Wednesday, June 26, 2019

India to Gain More from Working with China Than US
By Hu Weijia
Global Times
2019/6/26 21:53:40

US Secretary of State Mike Pompeo said in India Wednesday the US-India partnership "is already beginning to reach new heights," but the bilateral relationship is less rosy than it appears. There may be some progress in bilateral talks, but both sides are unlikely to compromise when it comes to core interests such as trade conflicts.

It seems more differences have emerged between India and the US, such as the Iran issue and trade. India's ambition to become a manufacturing powerhouse has increased its exports to the US, which is busy reducing its ballooning trade deficit. There have been frequent trade disputes between the two countries in recent times.

Just ahead of Pompeo's visit, India raised tariffs on 28 items imported from the US in retaliation for Washington's earlier withdrawal of trade privileges.

The India-US relationship is at a crossroads, and China is a key factor in the equation. India has long been seen as counterweight to China's rise in the region. This may explain why Washington is enthusiastic about the Indo-Pacific strategy, which reflects the attention of the US to the Indian Ocean region. If India takes the China factor into account and properly handles the issue, it may gain the initiative in its relations with the US and be able to seek more benefits.

Foreign direct investment (FDI) is a major source of funding for India's economic development in India. The flows of capital from China and the US have remained robust in recent years. US-based investors have focused on the internet and high technology, while Chinese companies have focused on manufacturing in such areas as the smartphone sector.

The escalating trade war between the US and China offers an opportunity for India to attract large multinationals looking to relocate production. At this critical moment, only a policy of nonalignment can help India attract more FDI from both China and the US by striking a balance between the two countries.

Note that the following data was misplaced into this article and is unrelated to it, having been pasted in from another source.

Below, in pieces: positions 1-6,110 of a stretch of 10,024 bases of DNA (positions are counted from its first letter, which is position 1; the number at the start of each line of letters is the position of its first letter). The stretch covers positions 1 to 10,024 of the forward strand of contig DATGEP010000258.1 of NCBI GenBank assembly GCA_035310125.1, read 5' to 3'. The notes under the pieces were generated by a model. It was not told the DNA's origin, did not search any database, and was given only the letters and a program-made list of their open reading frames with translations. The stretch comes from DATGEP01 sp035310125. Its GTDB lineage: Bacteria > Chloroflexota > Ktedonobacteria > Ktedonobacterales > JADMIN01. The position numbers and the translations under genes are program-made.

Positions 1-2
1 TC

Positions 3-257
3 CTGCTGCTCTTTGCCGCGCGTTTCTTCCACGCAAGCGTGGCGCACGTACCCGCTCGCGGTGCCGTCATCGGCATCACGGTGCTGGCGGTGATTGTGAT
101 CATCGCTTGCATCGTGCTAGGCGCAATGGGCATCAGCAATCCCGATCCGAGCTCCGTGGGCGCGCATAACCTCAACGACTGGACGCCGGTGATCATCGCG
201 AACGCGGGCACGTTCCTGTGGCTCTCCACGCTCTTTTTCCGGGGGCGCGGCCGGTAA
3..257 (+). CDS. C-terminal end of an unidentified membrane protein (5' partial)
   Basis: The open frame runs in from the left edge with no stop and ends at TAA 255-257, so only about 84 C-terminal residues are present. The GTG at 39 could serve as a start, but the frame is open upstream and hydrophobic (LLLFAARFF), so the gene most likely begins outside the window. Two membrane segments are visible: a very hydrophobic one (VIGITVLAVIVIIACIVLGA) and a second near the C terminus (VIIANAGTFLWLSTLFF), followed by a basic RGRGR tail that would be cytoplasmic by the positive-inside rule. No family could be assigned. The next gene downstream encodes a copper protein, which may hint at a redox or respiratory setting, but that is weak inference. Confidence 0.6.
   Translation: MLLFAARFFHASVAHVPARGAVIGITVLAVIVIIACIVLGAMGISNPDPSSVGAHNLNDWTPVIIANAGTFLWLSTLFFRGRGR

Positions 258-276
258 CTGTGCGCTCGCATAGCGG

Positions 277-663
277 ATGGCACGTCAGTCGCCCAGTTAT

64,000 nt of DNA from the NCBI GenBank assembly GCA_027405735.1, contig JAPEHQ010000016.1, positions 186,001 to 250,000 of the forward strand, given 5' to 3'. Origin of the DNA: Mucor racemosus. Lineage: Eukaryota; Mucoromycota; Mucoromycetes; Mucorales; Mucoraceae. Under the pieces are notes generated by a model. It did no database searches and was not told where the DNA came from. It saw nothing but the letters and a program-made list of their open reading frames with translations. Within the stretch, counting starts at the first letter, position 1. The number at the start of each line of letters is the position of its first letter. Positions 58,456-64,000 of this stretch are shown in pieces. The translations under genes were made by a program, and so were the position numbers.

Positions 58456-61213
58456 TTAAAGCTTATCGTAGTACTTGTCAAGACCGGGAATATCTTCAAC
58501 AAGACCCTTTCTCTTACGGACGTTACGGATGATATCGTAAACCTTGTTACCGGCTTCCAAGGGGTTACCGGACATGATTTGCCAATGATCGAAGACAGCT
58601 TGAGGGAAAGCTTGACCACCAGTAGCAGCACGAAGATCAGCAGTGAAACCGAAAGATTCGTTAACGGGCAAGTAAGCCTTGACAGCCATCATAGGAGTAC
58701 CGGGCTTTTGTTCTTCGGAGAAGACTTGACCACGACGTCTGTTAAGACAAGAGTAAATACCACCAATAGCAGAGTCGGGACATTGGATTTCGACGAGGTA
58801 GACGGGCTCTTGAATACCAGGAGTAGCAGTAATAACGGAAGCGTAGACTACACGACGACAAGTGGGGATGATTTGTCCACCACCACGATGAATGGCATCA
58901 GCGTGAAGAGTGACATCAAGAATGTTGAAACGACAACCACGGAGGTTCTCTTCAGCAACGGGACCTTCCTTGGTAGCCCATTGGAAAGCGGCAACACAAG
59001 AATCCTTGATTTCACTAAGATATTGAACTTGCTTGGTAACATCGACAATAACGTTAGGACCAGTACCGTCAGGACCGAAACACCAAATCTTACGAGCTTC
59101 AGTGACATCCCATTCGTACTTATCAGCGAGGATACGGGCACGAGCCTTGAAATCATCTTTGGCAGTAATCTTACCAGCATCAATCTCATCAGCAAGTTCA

If India gets too close to China, its economic problems with the US may escalate at any time and worsen the strained bilateral relationship with Washington. However, if New Delhi relies on Washington to counter China's influence in the Indian Ocean region, India will miss growth opportunities brought by the Chinese economy. So the Indo-Pacific strategy, which reflects a US effort to counter China's rise, is not a good choice for India to pursue its economic growth.

Pompeo's visit to India will be fruitful only if he can offer a package of incentives that exceeds the benefits of China-Indian economic cooperation, but that's unlikely. Whether India is able to gain benefits amid the trade war depends on whether it can further open up its economy to make itself an attractive destination for FDI, rather than the Indo-Pacific strategy.

The author is a reporter with the Global Times.

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